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Remember Me?

Not to long ago I wrote

Effective teaching probably can't be measured by what the teacher does, the best indicator is how the students respond to what the teacher does. Are they engaged? Can they apply this learning in practical ways? Do they make connections between this concept or skill and others? Do they see a meaningful application for the learning right now? Will they remember and use it ten years from now?

Those are important measures, but my colleague, Renee Moore, brought up what may matter more. She said,

During ten years of classroom research that I conducted on teaching standard English to African American students, I held some focus group discussions with parents of my students. When I asked them to describe what they meant by a "good English teacher," the consistent top response was: Someone who cares about my child.... Caring is a qualification that should be part of every teacher's evaluation, and parents may be our best tool for measuring it.
I would take that once step further. Ask students, because whether the teacher is a yelling taskmaster or a hugging encourager, kids know who cares about them, who is invested in their learning, and who will remember them. I am constantly reminded that not only does it matter what they remember. It matters that they are remembered.

On December 14th my first grandchild was born. When I was allowed into recovery to see my daughter, the attending nurse looked up and said, "Hey, Mrs. Graham! I didn't realize this was your daughter. Do you remember me?"

The next day I was on my way to visit my Baby Ben when a nurse stopped me in the hall. "Mrs. Graham? You probably don't recognize me, but you taught my children, Andrew and Erin, do you remember them?"

As I rushed around the grocery store shopping for Christmas dinner a week later, I ran into former students home from college, checking groceries and loading their children and purchases into their cars. Each of ask, "Mrs. Graham, remember me?"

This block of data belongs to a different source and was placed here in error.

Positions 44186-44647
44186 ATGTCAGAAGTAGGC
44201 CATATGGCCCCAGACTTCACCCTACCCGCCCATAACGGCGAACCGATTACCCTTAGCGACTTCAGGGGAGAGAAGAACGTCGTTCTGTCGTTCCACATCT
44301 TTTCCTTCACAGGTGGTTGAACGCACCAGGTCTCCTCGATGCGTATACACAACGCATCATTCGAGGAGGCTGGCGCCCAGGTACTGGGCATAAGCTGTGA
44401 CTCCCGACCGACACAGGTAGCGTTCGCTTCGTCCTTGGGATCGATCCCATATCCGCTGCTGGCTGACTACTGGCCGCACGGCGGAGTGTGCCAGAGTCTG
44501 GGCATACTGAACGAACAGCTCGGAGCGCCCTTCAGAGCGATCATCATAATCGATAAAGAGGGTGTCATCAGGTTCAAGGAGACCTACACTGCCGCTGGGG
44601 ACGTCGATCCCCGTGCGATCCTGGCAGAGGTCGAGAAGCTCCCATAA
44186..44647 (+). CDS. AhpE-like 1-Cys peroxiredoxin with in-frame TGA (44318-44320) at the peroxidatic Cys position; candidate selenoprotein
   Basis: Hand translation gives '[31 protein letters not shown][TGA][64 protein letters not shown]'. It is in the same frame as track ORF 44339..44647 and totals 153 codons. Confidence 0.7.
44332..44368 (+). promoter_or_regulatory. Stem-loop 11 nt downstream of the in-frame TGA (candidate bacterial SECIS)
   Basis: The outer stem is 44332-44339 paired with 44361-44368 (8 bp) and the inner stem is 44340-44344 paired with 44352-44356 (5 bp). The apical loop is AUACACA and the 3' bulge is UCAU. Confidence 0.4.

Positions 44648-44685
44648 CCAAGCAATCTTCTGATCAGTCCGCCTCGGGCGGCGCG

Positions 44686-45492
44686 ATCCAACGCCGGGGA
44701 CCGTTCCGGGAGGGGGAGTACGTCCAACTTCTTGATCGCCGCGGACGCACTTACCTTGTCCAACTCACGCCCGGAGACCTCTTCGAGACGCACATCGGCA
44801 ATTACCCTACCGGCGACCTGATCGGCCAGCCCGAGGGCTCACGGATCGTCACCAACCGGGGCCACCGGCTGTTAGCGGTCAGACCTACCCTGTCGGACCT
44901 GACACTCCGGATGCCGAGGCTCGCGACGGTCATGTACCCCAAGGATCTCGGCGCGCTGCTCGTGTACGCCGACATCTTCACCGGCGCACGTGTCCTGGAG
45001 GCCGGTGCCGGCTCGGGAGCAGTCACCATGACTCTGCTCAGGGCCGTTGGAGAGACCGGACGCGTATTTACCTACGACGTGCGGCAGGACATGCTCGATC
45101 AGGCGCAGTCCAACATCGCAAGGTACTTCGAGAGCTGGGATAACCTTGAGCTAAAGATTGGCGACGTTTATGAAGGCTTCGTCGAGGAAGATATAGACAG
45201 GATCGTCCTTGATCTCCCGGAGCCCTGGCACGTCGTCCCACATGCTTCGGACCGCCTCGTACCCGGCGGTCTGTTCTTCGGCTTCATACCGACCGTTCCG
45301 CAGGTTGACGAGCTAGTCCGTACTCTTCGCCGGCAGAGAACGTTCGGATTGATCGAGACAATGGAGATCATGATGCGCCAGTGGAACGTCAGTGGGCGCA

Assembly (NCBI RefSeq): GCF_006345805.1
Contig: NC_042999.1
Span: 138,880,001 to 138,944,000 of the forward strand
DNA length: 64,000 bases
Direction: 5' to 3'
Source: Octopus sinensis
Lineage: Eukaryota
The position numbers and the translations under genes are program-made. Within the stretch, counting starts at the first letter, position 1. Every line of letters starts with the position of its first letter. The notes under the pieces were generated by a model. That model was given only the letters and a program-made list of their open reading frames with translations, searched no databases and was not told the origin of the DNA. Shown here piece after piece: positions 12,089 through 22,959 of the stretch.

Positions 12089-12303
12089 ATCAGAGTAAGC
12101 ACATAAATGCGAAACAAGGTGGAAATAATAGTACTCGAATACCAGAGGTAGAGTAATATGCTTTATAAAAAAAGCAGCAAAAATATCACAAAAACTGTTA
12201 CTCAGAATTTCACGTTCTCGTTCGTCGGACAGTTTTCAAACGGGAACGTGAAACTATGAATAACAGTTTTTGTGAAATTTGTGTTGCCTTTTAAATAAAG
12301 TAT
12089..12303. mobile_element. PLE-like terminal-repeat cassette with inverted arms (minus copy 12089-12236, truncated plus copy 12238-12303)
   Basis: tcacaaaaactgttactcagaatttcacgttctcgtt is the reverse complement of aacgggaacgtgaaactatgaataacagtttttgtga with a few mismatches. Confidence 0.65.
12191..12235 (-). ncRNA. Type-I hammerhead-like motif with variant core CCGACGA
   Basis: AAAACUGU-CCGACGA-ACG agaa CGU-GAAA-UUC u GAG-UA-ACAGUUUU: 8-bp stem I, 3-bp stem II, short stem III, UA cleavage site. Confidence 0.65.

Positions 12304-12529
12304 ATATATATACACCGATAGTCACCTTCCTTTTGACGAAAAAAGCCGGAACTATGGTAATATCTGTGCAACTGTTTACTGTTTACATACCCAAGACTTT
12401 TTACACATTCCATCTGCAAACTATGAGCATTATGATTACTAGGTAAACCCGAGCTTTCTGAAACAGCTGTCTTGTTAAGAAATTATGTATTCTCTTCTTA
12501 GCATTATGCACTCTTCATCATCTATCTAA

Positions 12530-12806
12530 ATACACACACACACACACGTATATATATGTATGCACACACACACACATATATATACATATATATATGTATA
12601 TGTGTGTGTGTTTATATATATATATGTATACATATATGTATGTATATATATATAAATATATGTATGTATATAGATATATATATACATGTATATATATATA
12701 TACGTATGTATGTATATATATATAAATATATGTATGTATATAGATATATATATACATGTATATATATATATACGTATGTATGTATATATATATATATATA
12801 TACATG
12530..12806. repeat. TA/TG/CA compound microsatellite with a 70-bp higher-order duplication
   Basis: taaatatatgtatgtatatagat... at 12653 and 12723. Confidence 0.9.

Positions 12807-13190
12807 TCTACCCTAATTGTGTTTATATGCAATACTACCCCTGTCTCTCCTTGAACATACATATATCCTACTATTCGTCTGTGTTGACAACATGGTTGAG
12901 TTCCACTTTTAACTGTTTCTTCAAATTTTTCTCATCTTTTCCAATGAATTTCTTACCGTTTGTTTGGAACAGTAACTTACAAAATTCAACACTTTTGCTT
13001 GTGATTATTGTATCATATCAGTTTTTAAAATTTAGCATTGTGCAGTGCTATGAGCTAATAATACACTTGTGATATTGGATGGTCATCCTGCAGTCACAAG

Two days after Christmas my mother-in-law passed away. I settled in my seat on the flight to Texas to join my husband who had been with her for the last week. The bearded young man who was my seatmate turned to me and said, "Excuse me, but Mrs. Graham, is that you? Do you remember me?"

I did remember them. In the last month in midst of events that I considered "all about me," taking time for former students wasn't a burden; it was a joy. And I think that might be an important part of why I believe I've made a difference in these students' lives. We all need to know we matter. We need to know that someone remembers us.

What students learn is important. We need to insure that they master content and that they can apply that content. When we talk about measuring teacher effectiveness, test cores matter. But parents know that it's at least as important that teachers see their children are more than students. And students need to know that teachers see them as human beings--people worth remembering.

When it comes to student learning, I believe it it is important to ask,

"Will they remember and use this ten years from now?"

When it comes to assess my effectiveness as teachers, maybe it's equally important to ask.

"Will I remember my students?"

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